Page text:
By February 7, 2016 Read More →

Permian Basin oil patch is fiercely innovative and competitive

Permian Basin enjoying a renewed spirit of innovation as companies respond aggressively to low oil prices

Doom and gloom pervades the American oil industry right now, but judging from my experiences in the Permian Basin, behind the negative headlines are remarkable stories of innovation and resilience.

Permian Basin


Every month I spend a week in Midland, Texas, the heart of the Permian Basin oil patch and home base for American Energy News, talking to service companies about advertising and interviewing oil companies about their operations.

What I heard this week gave me plenty of hope for the future of the industry, even in the near-term as companies grapple with prices below the cost of production for many operators.

West Texans are a hardy people, shaped by their harsh environment and the boom and bust nature of the oil and gas industry. They don’t get too high when oil prices soar above $100 and they don’t get too low when they dip to $30. This too shall pass, they understand only too well.

You can add another adjective to the West Texas lexicon: Innovative.

Permian Basin

Source: Murchison Oil and Gas.

Permian Basin oil and gas companies and the firms that service them are adopting new technologies to lower costs – sometimes quite dramatically – and increase efficiency. Whereas in the past they might have just hunkered down to weather the storm, like many an oil patch during many a downturn, this time they are fighting back with creative new tools and techniques.

I’ve got plenty of examples. Some of them are advertisers or potential customers of American Energy News and our conversations were off the record, so I won’t name names.

This week I talked to petroleum engineer who told me that adopting the PDC (polycrystalline diamond compact) drilling bit had doubled or tripled the speed of drilling a new well. The PDC bit isn’t new to the industry, he said, but it hadn’t been used much in the Permian Basin. Low prices forced drillers to work smarter and their answer was to find better tools.

I also talked to a plunger lift company that invested in a SCADA system and remote monitoring for customer wells. Both the service company and the producer can monitor the data via computer from the office – there’s even a smartphone app – and not have to send out a pumper every day or two to check the well. And with better real-time data, the wells can be optimized for best production and lower costs.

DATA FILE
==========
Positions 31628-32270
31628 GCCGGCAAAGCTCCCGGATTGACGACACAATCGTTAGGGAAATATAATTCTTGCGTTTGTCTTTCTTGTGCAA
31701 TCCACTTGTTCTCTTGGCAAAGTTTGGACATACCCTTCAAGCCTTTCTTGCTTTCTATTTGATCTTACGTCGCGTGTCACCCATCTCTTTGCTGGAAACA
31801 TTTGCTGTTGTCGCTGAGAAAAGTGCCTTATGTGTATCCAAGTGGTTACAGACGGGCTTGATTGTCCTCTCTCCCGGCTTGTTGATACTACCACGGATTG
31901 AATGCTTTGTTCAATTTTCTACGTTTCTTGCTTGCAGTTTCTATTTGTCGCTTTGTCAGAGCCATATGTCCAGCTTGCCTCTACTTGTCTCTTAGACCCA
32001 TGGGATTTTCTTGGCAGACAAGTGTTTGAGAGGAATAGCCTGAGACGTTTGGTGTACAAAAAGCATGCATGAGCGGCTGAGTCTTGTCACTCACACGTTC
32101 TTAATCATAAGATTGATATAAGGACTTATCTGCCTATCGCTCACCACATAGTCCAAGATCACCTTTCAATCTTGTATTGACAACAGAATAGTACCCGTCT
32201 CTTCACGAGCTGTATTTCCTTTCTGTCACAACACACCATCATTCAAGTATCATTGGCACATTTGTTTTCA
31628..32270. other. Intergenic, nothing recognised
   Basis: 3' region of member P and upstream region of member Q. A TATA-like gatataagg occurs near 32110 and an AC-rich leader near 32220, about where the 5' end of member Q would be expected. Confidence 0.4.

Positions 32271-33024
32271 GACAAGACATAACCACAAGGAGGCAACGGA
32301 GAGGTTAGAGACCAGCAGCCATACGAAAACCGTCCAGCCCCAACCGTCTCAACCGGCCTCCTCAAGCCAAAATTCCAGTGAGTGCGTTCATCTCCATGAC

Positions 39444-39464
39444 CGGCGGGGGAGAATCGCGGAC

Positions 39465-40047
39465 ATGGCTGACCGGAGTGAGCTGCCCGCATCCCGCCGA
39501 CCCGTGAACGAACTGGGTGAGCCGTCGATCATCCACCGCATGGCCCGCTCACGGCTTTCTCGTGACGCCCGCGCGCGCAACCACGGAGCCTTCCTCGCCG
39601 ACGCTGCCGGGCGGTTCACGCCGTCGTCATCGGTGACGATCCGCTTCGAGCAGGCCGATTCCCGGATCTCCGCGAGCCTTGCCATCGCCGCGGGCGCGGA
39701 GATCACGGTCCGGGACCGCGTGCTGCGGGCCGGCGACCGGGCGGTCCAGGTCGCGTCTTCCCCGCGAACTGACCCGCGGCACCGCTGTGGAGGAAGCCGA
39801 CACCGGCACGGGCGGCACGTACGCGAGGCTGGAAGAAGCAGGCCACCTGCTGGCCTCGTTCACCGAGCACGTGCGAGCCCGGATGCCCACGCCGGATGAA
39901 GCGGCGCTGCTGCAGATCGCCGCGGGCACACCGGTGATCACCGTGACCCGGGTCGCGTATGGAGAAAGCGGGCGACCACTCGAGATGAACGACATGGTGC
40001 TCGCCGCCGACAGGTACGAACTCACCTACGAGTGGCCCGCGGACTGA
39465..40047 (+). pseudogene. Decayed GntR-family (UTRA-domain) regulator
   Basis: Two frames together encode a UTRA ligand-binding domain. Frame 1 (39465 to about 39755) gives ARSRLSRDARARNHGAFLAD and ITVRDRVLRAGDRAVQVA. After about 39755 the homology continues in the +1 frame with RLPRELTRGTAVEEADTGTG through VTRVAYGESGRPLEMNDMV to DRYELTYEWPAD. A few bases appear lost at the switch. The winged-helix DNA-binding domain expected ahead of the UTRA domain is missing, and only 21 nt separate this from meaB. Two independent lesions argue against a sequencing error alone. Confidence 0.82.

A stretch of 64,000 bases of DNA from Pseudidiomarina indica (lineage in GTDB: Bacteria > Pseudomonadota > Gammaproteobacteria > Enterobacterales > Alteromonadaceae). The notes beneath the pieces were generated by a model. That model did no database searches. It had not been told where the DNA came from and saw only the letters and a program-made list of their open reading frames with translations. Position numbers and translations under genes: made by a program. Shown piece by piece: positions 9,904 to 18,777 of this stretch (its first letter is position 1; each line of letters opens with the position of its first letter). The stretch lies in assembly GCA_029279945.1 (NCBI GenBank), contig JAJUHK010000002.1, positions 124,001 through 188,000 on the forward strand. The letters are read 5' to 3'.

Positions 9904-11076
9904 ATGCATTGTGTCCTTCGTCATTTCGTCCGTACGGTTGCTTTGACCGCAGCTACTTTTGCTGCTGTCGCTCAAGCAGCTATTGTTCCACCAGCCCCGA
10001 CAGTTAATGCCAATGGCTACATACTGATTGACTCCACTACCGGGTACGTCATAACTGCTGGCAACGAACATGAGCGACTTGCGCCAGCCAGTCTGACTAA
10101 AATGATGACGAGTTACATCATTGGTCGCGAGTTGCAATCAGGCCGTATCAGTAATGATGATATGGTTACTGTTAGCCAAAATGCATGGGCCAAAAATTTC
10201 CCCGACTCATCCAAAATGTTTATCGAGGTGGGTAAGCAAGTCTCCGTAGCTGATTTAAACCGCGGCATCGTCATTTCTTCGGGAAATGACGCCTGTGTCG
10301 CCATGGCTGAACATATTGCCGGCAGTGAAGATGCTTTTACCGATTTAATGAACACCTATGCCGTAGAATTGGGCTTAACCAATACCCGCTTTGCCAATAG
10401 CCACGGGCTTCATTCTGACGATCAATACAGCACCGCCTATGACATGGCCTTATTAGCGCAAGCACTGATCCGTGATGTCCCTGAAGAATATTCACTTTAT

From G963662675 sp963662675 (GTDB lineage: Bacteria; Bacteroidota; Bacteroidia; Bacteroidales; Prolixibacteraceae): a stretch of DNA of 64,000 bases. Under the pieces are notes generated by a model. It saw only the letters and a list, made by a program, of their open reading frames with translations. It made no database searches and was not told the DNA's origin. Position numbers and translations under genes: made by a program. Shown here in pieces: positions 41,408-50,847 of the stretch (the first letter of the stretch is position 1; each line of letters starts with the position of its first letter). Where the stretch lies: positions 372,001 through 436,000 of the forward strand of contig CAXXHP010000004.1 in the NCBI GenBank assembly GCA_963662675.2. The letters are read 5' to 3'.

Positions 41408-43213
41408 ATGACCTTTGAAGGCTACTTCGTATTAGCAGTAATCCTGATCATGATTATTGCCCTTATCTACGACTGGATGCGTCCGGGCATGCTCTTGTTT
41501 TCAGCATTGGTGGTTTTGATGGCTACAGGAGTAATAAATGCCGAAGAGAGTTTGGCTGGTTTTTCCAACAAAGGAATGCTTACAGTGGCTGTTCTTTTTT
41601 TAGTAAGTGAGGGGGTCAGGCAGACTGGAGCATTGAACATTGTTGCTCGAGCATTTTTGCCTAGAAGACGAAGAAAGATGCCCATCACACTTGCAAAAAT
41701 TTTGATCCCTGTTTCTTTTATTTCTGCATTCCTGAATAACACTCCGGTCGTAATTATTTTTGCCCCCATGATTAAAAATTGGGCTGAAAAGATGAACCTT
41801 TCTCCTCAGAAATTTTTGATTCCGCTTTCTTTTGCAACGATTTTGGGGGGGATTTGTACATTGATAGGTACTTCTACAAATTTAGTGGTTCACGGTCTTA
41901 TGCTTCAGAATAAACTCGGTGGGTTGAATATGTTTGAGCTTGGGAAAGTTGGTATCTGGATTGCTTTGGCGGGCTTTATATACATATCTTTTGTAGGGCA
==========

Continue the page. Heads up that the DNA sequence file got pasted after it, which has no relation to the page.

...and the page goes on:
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I talked to a pump shop company that also manufactures. Perhaps counter-intuitively, their business has risen since the price of oil fell off a cliff in late 2014. Some of that success is due to painstaking attention to service and detail in their manufacturing division, but some of it is due to adopting more efficient technologies that allow them to compete when times get tough.

I talked to the American distributor of a Calgary-manufactured downhole tubing product that dramatically reduces wear caused by abrasion in rod pumping wells. Sales increased as oil prices fell because oil company engineers, who were too busy when oil was high, suddenly had time – and incentive – to try to try new products when prices were low. The product is expensive but works so well at extending run-times for problem wells that the distributor is confident he will retain the new customers when prices rebound.

Permian Basin

Midland, TX is the epicenter of the Permian Basin oil and gas industry.

Everywhere I go in the Permian Basin, I find this same spirit of innovation and determination to lower costs in order to compete. Each example is just one small part of the larger puzzle, but taken together they help explain why American shale producers have been able to persevere in the face of the relentless drive by international producers, led by OPEC and the Saudis, to maintain the high levels of production that have oversupplied global oil markets.

Many of the service companies are just getting started. There is plenty of innovation to come. And room for costs to come down even further.

Don’t bet against the Permian Basin. Or other American shale plays, for that matter. If the spirit I’ve seen in West Texas is alive and well in the Eagle Ford and the Bakken and the Marcellus, etc. – and I think it is – then American oil and gas producers and the service companies that support them will emerge from this downturn stronger and ready to go toe to toe with their global competitors.

Take that, Saudi Arabia.

Posted in: Markham on Energy

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